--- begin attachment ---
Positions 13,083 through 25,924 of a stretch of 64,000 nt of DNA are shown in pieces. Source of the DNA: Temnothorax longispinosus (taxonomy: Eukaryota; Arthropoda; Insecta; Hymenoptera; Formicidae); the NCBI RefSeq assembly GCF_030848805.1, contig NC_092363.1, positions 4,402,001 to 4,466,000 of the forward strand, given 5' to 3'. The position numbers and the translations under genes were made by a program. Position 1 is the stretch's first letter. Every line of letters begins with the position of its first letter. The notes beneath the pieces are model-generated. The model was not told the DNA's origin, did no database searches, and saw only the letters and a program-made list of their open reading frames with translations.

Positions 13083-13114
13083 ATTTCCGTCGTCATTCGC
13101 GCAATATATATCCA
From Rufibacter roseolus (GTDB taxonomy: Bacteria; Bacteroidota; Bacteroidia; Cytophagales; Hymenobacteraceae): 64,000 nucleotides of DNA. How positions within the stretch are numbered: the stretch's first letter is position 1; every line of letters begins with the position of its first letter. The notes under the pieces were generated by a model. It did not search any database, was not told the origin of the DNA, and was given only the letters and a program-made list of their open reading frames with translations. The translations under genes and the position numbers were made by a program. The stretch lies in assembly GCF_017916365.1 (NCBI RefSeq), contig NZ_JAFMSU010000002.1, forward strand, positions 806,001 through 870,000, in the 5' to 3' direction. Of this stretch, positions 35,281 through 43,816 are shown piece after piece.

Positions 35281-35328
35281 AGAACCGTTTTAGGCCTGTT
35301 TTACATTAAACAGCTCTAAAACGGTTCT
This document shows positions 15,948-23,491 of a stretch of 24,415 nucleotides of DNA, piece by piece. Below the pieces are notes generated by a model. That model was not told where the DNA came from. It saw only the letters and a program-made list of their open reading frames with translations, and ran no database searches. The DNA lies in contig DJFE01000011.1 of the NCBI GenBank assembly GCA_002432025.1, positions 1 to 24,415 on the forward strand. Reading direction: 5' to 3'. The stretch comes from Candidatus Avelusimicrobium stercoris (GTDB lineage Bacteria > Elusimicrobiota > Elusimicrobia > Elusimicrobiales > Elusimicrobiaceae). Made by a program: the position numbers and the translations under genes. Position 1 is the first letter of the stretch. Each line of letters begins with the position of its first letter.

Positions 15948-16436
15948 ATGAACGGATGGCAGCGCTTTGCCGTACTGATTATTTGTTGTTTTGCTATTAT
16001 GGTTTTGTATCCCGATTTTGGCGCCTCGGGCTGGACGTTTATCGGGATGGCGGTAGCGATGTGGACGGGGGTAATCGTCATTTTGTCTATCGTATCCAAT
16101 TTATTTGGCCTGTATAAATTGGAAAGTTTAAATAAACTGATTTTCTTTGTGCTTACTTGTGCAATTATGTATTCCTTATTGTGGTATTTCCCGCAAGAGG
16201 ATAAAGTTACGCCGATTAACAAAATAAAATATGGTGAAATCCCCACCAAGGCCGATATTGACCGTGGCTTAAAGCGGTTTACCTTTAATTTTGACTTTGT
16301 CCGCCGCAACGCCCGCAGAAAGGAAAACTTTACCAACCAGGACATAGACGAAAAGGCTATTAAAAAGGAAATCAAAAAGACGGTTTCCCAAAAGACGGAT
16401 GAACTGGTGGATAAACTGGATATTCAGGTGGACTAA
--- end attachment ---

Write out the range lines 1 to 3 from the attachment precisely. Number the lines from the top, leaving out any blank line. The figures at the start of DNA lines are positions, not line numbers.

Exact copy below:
Positions 13,083 through 25,924 of a stretch of 64,000 nt of DNA are shown in pieces. Source of the DNA: Temnothorax longispinosus (taxonomy: Eukaryota; Arthropoda; Insecta; Hymenoptera; Formicidae); the NCBI RefSeq assembly GCF_030848805.1, contig NC_092363.1, positions 4,402,001 to 4,466,000 of the forward strand, given 5' to 3'. The position numbers and the translations under genes were made by a program. Position 1 is the stretch's first letter. Every line of letters begins with the position of its first letter. The notes beneath the pieces are model-generated. The model was not told the DNA's origin, did no database searches, and saw only the letters and a program-made list of their open reading frames with translations.

Positions 13083-13114
13083 ATTTCCGTCGTCATTCGC